Abstract: Symptomatic end‐stage arterial disease in coronary artery or peripheral arterial occlusive disease represents an increasing clinical problem as cardiovascular mortality in these patient groups has declined due to improved secondary prevention. While in peripheral arterial occlusive disease amputation with subsequent life‐long physical disability is the major problem, patients with end‐stage coronary artery disease and refractory angina pectoris repeatedly report to the emergency ward with the clinical symptoms of unstable coronary syndromes, but myocardial infarction is generally ruled out. For these patients long‐term intermittent urokinase therapy has been developed as an alternative treatment modality. Potential mechanisms for clinical effectiveness include improvement…of rheological blood properties, thrombolysis of non‐occluding arterial thrombi and possibly plaque regression. In coronary artery disease urokinase is applied as an intravenous bolus injection of 500,000 IU urokinase three times a week over a period of 12 weeks. This leads to a marked reduction of fibrinogen by about 35% and of clinical symptoms by around 70% accompanied by a reduction of exercise‐induced myocardial ischemia. In observational studies in patients with peripheral arterial occlusive disease injections of 500,000 IU of urokinase were usually given daily for a shorter time period of three to four weeks with a clinical success rate, defined as a cessation or marked reduction of rest pain and/or salvage of a limb, of around 50%. Given the state of critical ischemia in both entities of atherosclerotic disease, long‐term intermittent urokinase therapy represents a promising antiischemic approach. In particular in patients with peripheral arterial occlusive disease randomized controlled trials with prolonged treatment periods, which are likely to improve clinical results, are warranted.
Abstract: The neurologic outcome of 23 seven‐year old children who had cord blood hyperviscosity was compared with that of children with normal cord blood viscosity in a randomised, controlled and blinded study. Viscosity was measured using a coaxial narrow‐gap couette viscometer. Sixteen (69.6%) of the children with hyperviscous cord blood had a disability; this incidence being three times greater (22.7%) than in children whose cord blood was not hyperviscous (P<0.01). In three children with cord‐blood hyperviscosity, the disability was severe. No child had a severe disability with normal cord blood viscosity. Of the eight children whose cord blood was hyperviscous, but…not polycythemic, six (75.0%) had a disability and in one child the disability was severe. These results demonstrate an association between cord blood hyperviscosity and later neurologic development. Cord studies are non‐invasive and result in the rapid diagnosis of the neonatal hyperviscosity syndrome, so allowing earlier treatment. This may be crucial in altering the effects of hyperviscosity on the developing brain in the early neonatal period. Because the neurologic outcome of children was similar whether polycythemia was present or not, the prime factor was the viscosity and not the hematocrit level. We suggest it may be necessary to perform cord blood viscosity studies routinely.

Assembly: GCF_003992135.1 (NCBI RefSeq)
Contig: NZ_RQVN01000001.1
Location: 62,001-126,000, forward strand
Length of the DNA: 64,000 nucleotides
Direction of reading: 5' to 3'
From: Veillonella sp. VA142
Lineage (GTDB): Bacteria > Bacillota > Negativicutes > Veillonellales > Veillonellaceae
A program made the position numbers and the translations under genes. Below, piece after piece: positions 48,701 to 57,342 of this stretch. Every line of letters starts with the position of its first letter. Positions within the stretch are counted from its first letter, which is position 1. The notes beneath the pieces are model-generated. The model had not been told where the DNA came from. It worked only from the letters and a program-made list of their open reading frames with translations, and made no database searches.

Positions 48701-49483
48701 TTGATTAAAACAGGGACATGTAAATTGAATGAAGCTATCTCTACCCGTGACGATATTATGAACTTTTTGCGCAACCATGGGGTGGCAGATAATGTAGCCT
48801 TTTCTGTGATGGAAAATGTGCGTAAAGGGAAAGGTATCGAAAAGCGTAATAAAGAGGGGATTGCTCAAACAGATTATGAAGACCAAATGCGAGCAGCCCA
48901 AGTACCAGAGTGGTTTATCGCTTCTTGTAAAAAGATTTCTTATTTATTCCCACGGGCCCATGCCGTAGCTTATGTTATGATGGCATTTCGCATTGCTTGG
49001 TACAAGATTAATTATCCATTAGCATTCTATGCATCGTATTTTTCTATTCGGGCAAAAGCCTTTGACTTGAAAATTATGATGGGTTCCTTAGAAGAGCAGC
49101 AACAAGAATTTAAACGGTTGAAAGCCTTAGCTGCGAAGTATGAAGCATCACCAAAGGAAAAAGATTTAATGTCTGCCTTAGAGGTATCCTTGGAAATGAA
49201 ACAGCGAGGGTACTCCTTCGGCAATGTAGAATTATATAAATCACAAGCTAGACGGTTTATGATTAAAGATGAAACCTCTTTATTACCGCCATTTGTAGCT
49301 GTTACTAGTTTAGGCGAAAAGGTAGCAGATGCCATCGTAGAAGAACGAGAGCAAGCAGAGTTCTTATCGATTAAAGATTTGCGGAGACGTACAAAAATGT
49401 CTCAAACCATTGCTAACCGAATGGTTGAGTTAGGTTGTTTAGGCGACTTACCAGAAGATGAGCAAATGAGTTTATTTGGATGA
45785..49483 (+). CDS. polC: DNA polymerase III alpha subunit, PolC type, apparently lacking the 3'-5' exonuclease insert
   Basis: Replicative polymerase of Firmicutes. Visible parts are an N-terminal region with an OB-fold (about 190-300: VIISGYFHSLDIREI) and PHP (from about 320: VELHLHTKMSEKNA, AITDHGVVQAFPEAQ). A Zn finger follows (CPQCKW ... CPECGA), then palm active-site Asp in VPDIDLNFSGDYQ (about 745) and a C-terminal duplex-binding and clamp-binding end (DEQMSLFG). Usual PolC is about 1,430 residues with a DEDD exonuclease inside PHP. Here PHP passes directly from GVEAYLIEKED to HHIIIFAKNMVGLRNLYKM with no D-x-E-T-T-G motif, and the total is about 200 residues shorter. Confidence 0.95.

Abstract: Five repeated submaximal treadmill exercises at 2 h intervals following a maximal test prolong walking distance and reduce haemorheological derangement in a second maximal test in patients affected with peripheral obliterative arterial disease (POAD). An increase in adenosine plasma levels is observed during maximal tests, thus suggesting the possibility of an ischaemic preconditioning of lower limbs. The intravenous infusion of 50–100–200 mg buflomedil, and the oral administration of 300–600–900 mg of the drug in POAD patients, also produce an increase in plasma levels of adenosine. Finally, 600 mg buflomedil orally at 12 h intervals produced pulse increase in adenosine plasma…levels without any accumulation of the drug or adenosine for at least one week. The possibility of a pharmacological preconditioning of ischaemia is suggested.